In a nation where half the 90 million residents endure grinding poverty, Pagasa volunteers get free food and housing and guaranteed work. But there's also guaranteed boredom. Many who inhabit Pagasa consider the calendar their worst enemy. Others mark off time on the wall like stir-crazy convicts.Life on Pagasa Island, a 75-acre island the Phillippine government keeps occupied with miserable volunteer colonists in an effort to bolster its claim of ownership of the Spratly archipelago. Via Boing Boing.
With a main port named Loneliness Bay, the island can take such a psychological toll that one inhabitant stabbed himself just to escape it. Another hanged himself two days after he arrived.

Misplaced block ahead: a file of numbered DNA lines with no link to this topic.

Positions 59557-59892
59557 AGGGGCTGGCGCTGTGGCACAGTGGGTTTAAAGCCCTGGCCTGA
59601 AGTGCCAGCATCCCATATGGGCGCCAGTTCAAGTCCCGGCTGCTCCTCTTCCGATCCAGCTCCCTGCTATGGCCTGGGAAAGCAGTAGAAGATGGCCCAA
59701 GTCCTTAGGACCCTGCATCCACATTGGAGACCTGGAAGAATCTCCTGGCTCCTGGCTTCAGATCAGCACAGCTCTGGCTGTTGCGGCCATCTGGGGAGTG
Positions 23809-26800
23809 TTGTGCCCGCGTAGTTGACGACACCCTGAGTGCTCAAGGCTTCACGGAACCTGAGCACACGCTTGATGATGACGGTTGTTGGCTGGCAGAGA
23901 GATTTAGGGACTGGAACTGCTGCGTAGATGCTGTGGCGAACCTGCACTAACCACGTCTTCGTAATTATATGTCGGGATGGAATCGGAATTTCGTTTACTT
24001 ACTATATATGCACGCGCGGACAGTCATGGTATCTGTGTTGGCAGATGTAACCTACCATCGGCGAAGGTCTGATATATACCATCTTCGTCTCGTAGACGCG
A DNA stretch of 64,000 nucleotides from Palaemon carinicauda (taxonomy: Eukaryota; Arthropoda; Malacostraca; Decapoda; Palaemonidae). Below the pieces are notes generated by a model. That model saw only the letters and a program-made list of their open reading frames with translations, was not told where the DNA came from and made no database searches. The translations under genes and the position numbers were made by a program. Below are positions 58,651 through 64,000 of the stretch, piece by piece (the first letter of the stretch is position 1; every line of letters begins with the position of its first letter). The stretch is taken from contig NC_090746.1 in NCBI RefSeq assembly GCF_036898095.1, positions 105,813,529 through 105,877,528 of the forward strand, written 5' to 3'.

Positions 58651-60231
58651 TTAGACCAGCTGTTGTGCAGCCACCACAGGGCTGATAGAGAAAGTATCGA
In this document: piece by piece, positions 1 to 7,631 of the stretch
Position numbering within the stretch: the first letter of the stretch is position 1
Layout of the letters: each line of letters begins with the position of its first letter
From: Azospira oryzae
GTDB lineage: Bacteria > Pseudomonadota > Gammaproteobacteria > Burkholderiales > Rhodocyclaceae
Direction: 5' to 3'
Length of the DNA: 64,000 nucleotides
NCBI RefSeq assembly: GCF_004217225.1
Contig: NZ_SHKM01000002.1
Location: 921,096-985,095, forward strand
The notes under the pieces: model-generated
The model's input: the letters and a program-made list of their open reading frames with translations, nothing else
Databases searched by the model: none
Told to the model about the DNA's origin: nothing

"The happiest day on Pagasa is when the boat comes to take you off," said Robles, who after three months on the island last year has returned home here, only to dread his next Pagasa assignment. "Next is seeing the plane arrive with supplies. The sound of those engines means cigarettes and alcohol."